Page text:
RHETORIC AND AFFECT
by Hermann Max
Principles of Rhetoric – An Historical Overview
When rhetorical devices began to appear in Renaissance music, the use of rhetoric could already look back on a long history dating from the beginning of Antiquity. At first, a skillful speech was an invaluable means of influencing the outcome of a trial. From here, rhetoric was taken up in late Roman-Christian Antiquity as a powerful instrument to use in sermons, where listeners responded with enthusiastic applause to particularly ornate and dazzling turns of phrase.
Rhetoric remained a powerful tool – also in music – up until the beginning of the 19th century. The art of oration was a model for musicians. In the Catholic world as well as in Protestant Latin schools of the Middle Ages, rhetoric was a required subject of study, and thoroughly permeated human communication. Around 1500, composers of the caliber of a Josquin began using key words in texts as a basis for their compositions. This is plain to see in the Italian Renaissance madrigal. Here, a huge arsenal of musical structures and conventions developed, based on standard texts. Examples are the use of falso bordone for treachery and betrayal, or chromaticism as an ideal means of expressing materia tristis. Imitare le parole was obligatory for composers. Music became intimately interconnected with, even subordinated to speech, as expressed in Monteverdi’s famous imperative “L’oratione sia padrona dell’armonia e non serva.”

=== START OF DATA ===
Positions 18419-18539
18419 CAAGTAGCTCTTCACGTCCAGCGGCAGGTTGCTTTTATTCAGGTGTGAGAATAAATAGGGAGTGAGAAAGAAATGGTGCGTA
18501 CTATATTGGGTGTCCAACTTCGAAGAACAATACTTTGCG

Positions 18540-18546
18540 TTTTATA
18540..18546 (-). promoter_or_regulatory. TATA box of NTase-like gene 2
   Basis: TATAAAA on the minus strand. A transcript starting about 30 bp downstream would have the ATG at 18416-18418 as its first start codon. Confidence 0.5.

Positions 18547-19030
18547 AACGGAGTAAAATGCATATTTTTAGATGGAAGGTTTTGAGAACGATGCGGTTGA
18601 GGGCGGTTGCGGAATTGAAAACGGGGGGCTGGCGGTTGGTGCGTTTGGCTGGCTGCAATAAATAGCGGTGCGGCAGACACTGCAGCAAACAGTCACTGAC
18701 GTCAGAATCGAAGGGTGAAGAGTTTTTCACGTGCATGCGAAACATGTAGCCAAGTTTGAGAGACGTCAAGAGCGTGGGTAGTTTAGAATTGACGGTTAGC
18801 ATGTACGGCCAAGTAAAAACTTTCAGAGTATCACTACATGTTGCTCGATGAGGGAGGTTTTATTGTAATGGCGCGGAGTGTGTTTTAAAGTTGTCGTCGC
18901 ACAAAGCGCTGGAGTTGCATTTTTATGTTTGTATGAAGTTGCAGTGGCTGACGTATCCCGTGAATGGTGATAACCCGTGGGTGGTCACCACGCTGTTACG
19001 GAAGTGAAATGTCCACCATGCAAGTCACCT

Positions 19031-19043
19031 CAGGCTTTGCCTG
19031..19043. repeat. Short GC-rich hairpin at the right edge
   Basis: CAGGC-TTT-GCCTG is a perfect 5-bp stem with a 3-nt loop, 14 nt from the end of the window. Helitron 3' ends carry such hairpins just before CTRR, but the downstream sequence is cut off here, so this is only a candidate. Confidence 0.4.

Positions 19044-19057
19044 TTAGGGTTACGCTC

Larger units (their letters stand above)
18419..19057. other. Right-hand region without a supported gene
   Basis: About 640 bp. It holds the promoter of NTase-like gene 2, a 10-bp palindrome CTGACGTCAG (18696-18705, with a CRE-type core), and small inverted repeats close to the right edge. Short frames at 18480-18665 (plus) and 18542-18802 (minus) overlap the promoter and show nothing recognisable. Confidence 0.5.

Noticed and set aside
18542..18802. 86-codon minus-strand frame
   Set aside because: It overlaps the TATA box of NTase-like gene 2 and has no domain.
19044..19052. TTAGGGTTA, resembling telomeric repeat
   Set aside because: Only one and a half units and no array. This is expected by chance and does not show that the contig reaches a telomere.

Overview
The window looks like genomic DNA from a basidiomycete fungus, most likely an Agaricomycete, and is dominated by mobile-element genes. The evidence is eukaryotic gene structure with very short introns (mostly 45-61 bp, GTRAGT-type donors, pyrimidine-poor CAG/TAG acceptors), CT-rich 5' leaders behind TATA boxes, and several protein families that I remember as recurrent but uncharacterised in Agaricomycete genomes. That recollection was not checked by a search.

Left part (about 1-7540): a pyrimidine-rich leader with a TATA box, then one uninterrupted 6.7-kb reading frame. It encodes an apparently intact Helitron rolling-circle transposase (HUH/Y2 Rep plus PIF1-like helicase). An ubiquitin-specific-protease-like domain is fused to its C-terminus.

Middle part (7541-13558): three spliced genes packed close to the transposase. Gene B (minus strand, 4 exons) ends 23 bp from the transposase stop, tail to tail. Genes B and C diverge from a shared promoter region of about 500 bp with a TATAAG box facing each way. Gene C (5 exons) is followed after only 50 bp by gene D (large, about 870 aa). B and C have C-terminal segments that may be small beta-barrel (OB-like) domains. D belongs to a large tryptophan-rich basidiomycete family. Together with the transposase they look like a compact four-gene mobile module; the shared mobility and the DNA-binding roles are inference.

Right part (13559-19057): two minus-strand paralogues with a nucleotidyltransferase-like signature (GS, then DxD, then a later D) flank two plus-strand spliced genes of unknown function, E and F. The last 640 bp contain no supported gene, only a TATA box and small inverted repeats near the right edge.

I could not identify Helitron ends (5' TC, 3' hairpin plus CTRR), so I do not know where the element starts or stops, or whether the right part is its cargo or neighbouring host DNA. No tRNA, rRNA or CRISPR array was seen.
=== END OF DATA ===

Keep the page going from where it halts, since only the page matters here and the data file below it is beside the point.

Music with text is sung speech. During this period, musical imitation of speech becomes more or less law. Not only must a text’s meaning be clearly expressed in a composition; it must have an overpowering effect on the listener. Only when human passions dominate a text is it suitable for a composer like Monteverdi. Zarlino further insists that harmony and rhythm should also reflect the text. Musical-rhetorical figures are born: music finds pictorial-affective language corresponding to literary ornamenta, and the most important words in the text become the means of expression in compositions. Here it is important to remember that these figures always represent an exaggeration, intensification. Using a rhetorical figure means leaving behind everyday means of expression, that is, exaggerating.